| Quantifying atmospheric methane emissions from the Haynesville, Fayetteville, and northeastern Marcellus shale gas production regions - :18356 | Office of Oceanic and Atmospheric Research (OAR)
Stacks Logo
Advanced Search
Select up to three search categories and corresponding keywords using the fields to the right. Refer to the Help section for more detailed instructions.
 
 
Help
Clear All Simple Search
Advanced Search
Quantifying atmospheric methane emissions from the Haynesville, Fayetteville, and northeastern Marcellus shale gas production regions
  • Published Date:
    2015
  • Source:
    Journal of Geophysical Research-Atmospheres, 120(5), 2119-2139.
Filetype[PDF-1.76 MB]


Details:
  • Description:
    We present measurements of methane (CH4) taken aboard a NOAA WP-3D research aircraft in 2013 over the Haynesville shale region in eastern Texas/northwestern Louisiana, the Fayetteville shale region in Arkansas, and the northeastern Pennsylvania portion of the Marcellus shale region, which accounted for the majority of Marcellus shale gas production that year. We calculate emission rates from the horizontal CH4 flux in the planetary boundary layer downwind of each region after subtracting the CH4 flux entering the region upwind. We find 1 day CH4 emissions of (8.02.7)x10(7)g/h from the Haynesville region, (3.91.8)x10(7)g/h from the Fayetteville region, and (1.50.6)x10(7)g/h from the Marcellus region in northeastern Pennsylvania. Finally, we compare the CH4 emissions to the total volume of natural gas extracted from each region to derive a loss rate from production operations of 1.0-2.1% from the Haynesville region, 1.0-2.8% from the Fayetteville region, and 0.18-0.41% from the Marcellus region in northeastern Pennsylvania. The climate impact of CH4 loss from shale gas production depends upon the total leakage from all production regions. The regions investigated in this work represented over half of the U.S. shale gas production in 2013, and we find generally lower loss rates than those reported in earlier studies of regions that made smaller contributions to total production. Hence, the national average CH4 loss rate from shale gas production may be lower than values extrapolated from the earlier studies.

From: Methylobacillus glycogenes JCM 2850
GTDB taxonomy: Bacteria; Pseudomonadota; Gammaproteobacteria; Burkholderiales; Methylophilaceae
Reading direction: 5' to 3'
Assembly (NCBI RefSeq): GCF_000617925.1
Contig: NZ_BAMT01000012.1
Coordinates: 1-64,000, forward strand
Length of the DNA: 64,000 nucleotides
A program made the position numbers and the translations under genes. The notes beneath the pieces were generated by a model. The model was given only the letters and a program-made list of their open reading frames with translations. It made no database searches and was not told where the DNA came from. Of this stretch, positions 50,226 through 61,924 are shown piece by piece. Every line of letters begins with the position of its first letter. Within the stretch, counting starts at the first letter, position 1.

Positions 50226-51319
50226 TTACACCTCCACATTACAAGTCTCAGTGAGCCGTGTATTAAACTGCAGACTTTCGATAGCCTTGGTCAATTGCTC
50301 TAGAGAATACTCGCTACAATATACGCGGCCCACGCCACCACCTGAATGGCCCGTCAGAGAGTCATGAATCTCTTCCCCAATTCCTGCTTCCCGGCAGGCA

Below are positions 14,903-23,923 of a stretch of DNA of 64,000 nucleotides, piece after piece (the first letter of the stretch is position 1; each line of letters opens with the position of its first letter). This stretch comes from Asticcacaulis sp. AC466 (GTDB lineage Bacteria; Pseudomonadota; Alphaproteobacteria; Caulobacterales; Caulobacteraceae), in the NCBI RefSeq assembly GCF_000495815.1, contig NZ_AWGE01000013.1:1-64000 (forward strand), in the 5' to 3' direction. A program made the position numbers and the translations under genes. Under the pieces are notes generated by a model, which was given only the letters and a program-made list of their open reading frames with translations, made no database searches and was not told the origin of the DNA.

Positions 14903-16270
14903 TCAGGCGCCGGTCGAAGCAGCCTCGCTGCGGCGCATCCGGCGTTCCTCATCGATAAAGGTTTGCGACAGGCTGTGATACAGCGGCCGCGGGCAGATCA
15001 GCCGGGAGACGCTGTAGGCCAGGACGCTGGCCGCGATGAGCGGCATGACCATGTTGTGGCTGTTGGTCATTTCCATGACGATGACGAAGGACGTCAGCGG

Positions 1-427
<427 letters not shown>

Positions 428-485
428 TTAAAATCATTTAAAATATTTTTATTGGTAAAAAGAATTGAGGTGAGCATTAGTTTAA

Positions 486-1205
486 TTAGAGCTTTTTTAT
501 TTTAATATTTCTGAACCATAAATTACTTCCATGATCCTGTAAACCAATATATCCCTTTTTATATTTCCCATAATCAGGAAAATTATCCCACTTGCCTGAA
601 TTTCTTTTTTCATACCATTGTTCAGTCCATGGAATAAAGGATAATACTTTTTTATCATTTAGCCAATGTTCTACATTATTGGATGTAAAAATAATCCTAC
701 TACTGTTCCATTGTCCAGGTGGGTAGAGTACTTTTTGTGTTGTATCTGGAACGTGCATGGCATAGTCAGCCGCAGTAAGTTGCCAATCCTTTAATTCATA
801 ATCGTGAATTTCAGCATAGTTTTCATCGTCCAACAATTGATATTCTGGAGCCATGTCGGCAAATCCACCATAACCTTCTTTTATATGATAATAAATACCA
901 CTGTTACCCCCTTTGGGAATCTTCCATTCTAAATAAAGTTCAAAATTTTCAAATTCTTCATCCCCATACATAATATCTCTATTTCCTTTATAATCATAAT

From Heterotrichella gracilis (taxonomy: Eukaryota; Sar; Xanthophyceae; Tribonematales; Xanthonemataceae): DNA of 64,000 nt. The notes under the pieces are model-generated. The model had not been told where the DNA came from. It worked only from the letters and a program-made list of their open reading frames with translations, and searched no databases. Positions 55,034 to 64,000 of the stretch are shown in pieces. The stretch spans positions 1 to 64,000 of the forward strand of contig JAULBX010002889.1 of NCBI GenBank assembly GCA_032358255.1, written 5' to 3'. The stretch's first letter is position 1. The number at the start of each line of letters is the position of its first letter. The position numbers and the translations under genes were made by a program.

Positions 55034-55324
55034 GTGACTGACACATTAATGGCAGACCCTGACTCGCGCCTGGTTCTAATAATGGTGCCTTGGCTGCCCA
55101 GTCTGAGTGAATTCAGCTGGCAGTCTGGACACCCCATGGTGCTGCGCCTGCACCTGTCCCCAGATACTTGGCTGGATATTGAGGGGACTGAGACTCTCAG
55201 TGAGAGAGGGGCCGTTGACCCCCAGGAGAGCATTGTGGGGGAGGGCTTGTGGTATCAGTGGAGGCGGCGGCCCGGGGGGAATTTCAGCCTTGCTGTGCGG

• Document Type:
  • Supporting Files:
    No Additional Files
No Related Documents.
You May Also Like: